Let’s start with the meal’s centerpiece: The Turkey.  According to Garret Oliver, one of the most well-respected brewmasters (from Brooklyn Brewery) and an expert on pairing beer with food, turkey and a nice Biere de Garde (a French Farmhouse ale) are a match made in Thanksgiving heaven.  Since Biere de Gardes are not exactly commonplace and may be difficult to find locally, a Belgian-style Saison also makes a lovely pairing with the bird.  The differences between the two styles are subtle: a biere de garde tends to be maltier and hence sweeter while most saisons are lighter and crisper with nice spice notes and a floral aroma.  While both are usually spring/summer seasonals for a lot of breweries, both go great with turkey, no matter how you are preparing it.       

When I think of American-brewed, Belgian-style ales I automatically think of Brewery Ommegang.  Any of their complex beers pair so wonderfully with food!  Plus, their brews are easy to find in the NYC area.  I would suggest their Hennepin, a farmhouse saison, whose peppery, fruity notes would go great with the bird.  Ommegang’s Hennepin is certainly a benchmark version of this style that you should not have any difficulty finding in the city.   

Another beer within the same “farmhouse” family is Brooklyn’s Sorachi Ace.  The buttery flavors and lemony aromas imparted by the Japanese-bred Sorachi hop in this singularly-hopped saison would go great with your turkey dinner.

But for a more versatile and catch-all beer that goes great with more than just turkey, Ommegang’s Abbey Ale would pair well with almost everything else at your dinner table this Thanksgiving.  The Belgian-style dubbel is so complex tasting (plums, cherries, toffee, figs) that it begs to be paired with a rich, hearty meal no matter what cuisine you’ll be serving on Thursday.  Try to find a wine as flavorful or dynamic as this beer—your friends and family will certainly be impressed with its versatility!  You may even convince your wine-loving aunts and uncles that beer too, goes great (or even better) with food.   

Now on to the sides.  Mashed potatoes?  How about a brown ale or a porter.  There are several local examples to choose from including Sixpoint’s Brownstone (although I’d pour it into a nice glass and avoid the odd stares you may get from your family when drinking beer from a can) or Brooklyn Brown Ale?  While these two Brooklyn-based breweries both offer fine brown ales that pair wonderfully with hearty fare like mashed potatoes, gravy and stuffing, Smuttynose’s Old Brown Dog Ale or their Robust Porter are also great choices.  There are many more great examples out there so pick your favorite but think hearty, dark, and malty beers for your heavier Thanksgiving fare.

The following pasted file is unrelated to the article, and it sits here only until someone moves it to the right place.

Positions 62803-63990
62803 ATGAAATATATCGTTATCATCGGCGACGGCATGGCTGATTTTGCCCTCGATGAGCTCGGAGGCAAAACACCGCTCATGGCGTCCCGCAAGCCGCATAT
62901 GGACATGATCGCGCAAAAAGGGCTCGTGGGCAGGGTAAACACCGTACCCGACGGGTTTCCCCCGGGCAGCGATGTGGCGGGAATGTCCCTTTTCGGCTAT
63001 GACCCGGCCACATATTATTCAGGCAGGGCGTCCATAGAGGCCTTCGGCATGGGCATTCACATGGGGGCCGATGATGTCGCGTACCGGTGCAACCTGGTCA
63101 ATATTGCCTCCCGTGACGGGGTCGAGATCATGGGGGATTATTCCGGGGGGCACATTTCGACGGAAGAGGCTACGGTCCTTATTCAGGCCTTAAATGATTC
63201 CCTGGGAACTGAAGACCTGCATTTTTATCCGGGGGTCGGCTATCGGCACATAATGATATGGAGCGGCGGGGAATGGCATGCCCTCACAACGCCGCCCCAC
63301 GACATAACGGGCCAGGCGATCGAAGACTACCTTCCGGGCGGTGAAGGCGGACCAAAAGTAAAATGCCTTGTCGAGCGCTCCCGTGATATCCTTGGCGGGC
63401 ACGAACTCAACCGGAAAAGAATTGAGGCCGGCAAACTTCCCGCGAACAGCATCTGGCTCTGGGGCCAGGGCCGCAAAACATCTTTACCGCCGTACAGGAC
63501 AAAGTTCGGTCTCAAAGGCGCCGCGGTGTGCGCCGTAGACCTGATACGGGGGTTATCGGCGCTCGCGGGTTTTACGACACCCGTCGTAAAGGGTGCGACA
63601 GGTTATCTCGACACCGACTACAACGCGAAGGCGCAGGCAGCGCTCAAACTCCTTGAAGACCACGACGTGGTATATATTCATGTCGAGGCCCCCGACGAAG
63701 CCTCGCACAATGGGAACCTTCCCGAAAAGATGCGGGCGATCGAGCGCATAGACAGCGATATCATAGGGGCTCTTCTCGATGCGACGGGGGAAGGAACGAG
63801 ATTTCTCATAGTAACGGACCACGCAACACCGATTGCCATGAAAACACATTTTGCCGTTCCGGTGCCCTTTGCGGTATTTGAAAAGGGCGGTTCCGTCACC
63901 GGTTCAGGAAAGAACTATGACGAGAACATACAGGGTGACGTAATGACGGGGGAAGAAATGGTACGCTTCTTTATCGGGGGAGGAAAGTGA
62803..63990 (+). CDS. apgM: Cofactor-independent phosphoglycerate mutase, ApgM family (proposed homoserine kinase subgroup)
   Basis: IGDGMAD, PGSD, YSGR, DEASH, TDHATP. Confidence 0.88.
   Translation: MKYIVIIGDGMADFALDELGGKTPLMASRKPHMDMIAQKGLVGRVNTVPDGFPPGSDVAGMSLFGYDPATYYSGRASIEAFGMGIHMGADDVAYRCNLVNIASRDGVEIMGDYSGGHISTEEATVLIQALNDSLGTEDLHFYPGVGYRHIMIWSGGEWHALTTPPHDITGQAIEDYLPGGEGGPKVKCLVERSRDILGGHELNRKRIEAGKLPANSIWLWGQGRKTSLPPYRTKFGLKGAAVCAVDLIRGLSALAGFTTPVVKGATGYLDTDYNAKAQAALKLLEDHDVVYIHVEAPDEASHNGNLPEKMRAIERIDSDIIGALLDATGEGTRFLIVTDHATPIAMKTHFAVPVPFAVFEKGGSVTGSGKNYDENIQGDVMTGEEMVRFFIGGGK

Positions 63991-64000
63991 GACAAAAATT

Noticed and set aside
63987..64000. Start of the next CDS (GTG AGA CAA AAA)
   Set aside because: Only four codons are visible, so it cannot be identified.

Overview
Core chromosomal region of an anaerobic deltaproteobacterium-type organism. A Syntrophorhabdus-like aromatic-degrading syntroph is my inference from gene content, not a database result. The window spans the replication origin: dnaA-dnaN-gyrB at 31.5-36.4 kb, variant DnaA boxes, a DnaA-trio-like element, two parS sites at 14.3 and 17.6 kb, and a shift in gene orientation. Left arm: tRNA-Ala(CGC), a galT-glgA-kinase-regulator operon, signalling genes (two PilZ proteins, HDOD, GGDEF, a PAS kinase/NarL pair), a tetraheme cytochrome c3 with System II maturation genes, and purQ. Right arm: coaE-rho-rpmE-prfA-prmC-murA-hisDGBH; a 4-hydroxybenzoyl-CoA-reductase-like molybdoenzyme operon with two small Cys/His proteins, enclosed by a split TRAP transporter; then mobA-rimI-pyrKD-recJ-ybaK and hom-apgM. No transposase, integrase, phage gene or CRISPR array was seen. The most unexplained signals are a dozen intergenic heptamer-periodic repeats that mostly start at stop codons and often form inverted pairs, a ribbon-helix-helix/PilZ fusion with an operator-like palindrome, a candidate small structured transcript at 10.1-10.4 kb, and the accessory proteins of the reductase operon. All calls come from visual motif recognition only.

Although you may be a fan of hoppier American beer styles like West Coast IPAs (you and your brother love to compare notes on the latest and greatest plate-wreckers), these will not pair as well with your Thanksgiving dinner.  Unless, of course, you are implementing some major spices or going a non-traditional route with your cuisine.  But if you plan on sticking with the standards this season, I wouldn’t suggest pouring Imperial IPAs at your dinner table.  Save those beer styles for another occasion. 

Last but not least, there’s dessert.  At this point in your meal, you are most likely beyond stuffed but if you’re like me, there’s always room for that last course!  And it just happens to be MY favorite part of the meal as I enjoy doing the baking and of course, the eating.  Pecan, Pumpkin or even sweet potato pies go great with a spiced ale or any kind of flavorful stout.   

Brooklyn’s Black Chocolate Stout is an obvious choice, but I’m thinking that western New York’s Southern Tier has some great beers that would impress your guests.  If many of Ommegang’s delcious Belgian-style beers pair well with your dinner, then I would say that any of Southern Tier’s “Blackwater” beers would go just as lovely with dessert.  Their Choklat, Jah-va, Mokah, and Crème Brulee Stouts practically beg to be drunk with sweet treats.  There’s also the fall seasonal favorite, the pumpkin ale, and you know your cousin loves her spiced beers.  Southern Tier’s Pumking is a favorite of many of my family and friends, and if you can manage to find one this week (or you’ve been hoarding some all season), Thanksgiving would be a lovely time to share it.    

Hey, I may even go for (beer) seconds and skip the pie altogether!  And any of these delicious brews will make shopping on Black Friday that much more bearable…

What will YOU be drinking this Thanksgiving?    

 

  

The Queen of Hops! A ladies only homebrew competition…

12 Nov

Part 1: The Competition

  You know by now that we at Two Girls One Pint really love craft beer—that’s just stating the obvious here (Because “Once you go craft you never go back”).  Yup, we love it so much that we wanted to make it ourselves.  It only seems natural!  Good beer is a journey, an exploration—first is the introduction into what makes a good beer—a variety of malted barley or other grains, a great water source, a variety of hops to add bitterness and aroma, and last but not least, the yeast, which depending on what kind is used is the difference between an ale and a lager, or more specifically, a Belgian Pale Ale or a Pilsner.

 

            And since we know that you, our audience, are already beer-savvy and pride yourself on your hop knowledge, the educational posts are for another day—Let’s jump right to the good part!